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Year : 2017  |  Volume : 7  |  Issue : 2  |  Page : 256-259

Tomographic analysis of the impact of mandibular advancement surgery on increased airway volume

1 Department of Oral and Maxillofacial Surgery, Universidade Do Oeste Paulista, Presidente Prudente, Bauru, SP, Brazil
2 Department of Oral and Maxillofacial Surgery, Faculdade Tecnológica Dental CEEO, Igrejinha, RS, Brazil
3 Department of Oral and Maxillofacial Surgery, Centro Universitário Fluminense, Campos dos Goytacazes, RJ, Brazil
4 Department of Oral and Maxillofacial Surgery, Universidade Sagrado Coração, Bauru, SP, Brazil
5 Department of Oral and Maxillofacial Surgery, Instituto Branemark, Bauru, SP, Brazil

Correspondence Address:
Thiago Calcagnotto
Rua Padre Chagas, 240, Sala 301, 90570-030 - Porto Alegre, RS
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DOI: 10.4103/ams.ams_136_17

PMID: 29264295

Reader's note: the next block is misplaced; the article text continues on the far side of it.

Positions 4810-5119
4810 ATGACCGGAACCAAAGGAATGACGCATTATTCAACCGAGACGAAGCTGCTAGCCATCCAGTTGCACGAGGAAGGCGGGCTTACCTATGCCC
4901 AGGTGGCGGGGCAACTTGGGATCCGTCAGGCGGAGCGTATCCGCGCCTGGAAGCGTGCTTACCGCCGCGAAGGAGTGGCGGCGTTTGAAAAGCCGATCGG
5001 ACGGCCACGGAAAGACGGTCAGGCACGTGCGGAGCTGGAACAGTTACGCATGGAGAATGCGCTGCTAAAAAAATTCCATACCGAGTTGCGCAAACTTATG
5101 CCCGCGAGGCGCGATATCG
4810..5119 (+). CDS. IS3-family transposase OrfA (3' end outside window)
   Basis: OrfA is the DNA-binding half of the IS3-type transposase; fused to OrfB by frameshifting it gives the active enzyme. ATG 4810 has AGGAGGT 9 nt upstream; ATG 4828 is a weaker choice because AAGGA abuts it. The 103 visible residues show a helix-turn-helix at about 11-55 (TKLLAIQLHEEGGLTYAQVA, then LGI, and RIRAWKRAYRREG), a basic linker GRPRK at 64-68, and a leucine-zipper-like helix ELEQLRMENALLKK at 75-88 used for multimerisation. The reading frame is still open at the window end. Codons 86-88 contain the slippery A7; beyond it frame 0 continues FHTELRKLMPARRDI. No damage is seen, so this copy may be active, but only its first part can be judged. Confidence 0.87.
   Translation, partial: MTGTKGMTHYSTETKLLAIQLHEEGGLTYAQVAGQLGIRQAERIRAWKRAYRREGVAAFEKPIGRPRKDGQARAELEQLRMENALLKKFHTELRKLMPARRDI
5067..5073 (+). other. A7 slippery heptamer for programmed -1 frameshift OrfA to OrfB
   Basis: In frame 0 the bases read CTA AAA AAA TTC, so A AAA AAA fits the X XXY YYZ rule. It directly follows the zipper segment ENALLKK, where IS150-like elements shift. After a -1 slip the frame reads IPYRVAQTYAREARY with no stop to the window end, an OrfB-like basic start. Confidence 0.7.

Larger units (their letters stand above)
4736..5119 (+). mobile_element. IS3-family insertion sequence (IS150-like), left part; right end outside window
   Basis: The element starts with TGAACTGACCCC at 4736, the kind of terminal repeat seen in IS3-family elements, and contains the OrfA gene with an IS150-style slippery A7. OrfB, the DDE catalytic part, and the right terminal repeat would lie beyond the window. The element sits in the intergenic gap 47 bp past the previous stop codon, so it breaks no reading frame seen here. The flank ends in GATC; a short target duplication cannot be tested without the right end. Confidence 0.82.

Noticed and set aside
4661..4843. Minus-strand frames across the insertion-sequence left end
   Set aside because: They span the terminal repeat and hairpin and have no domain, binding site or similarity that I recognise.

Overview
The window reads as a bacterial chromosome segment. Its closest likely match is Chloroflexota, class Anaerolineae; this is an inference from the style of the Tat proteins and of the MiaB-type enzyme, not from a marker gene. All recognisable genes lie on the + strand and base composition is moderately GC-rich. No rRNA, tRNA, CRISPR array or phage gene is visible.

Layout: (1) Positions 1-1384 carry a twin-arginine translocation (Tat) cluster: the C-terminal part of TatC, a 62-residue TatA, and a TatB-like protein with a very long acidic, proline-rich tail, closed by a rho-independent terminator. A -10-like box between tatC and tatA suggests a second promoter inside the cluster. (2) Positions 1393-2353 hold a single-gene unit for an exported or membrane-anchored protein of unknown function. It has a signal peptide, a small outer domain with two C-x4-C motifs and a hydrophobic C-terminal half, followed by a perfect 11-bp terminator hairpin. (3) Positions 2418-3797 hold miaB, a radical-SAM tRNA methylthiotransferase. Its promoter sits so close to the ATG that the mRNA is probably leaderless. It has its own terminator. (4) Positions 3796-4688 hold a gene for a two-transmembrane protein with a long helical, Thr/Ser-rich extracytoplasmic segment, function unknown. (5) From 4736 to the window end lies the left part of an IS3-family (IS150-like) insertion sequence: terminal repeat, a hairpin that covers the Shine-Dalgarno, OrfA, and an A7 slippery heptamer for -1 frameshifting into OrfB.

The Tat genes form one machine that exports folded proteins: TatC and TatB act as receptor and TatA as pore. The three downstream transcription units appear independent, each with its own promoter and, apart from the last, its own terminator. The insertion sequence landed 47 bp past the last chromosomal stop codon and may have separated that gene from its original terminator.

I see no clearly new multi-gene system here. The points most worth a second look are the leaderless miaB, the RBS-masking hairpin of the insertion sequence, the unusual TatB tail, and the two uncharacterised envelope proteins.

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Purpose: This study aimed to quantify, using cone-beam computed tomography (CBCT) in patients who underwent a mandibular advancement surgery associated with genioplasty, three-dimensional changes in airway space and to evaluate whether these changes differ between men and women. Materials and Methods: Preoperative and 8-month postoperative CBCT scans of 38 patients aged 18– 45 years of either sex and any ethnicity who underwent mandibular advancement surgery associated with genioplasty were analyzed using the Xoran software (Xoran Technologies, Ann Arbor, MI, USA). The linear distances gonion-gnathion (Go-Gn) and condylion-menton (Co-Me) were obtained. Airway volume was measured using the Dolphin Imaging software, version 11.0. Then, data were tabulated and analyzed using Student's t-test. Results: Mean patient age was 30.3 years; 39.47% were men and 60.63% were women. The mean Go-Gn distance was 72.05 mm before surgery and 78.56 mm after surgery, with a mean gain of 6.51 mm. The mean Co-Me distance was 113.47 mm before surgery and 119.89 mm after surgery, with a mean increase of 6.42 mm. Both differences were statistically significant. The mean volume of airway space was 17,272.92 mm3 before surgery and 24,173.74 mm3 after surgery, with a statistically significant mean increase of 6900.82 mm3. There was no statistically significant difference in mean volumetric gain between men (7566.69 mm3) and women (7456.69 mm3). Conclusion: Mandibular advancement surgery results in significant increase of airway space, and there is no difference in airway volume between men and women.

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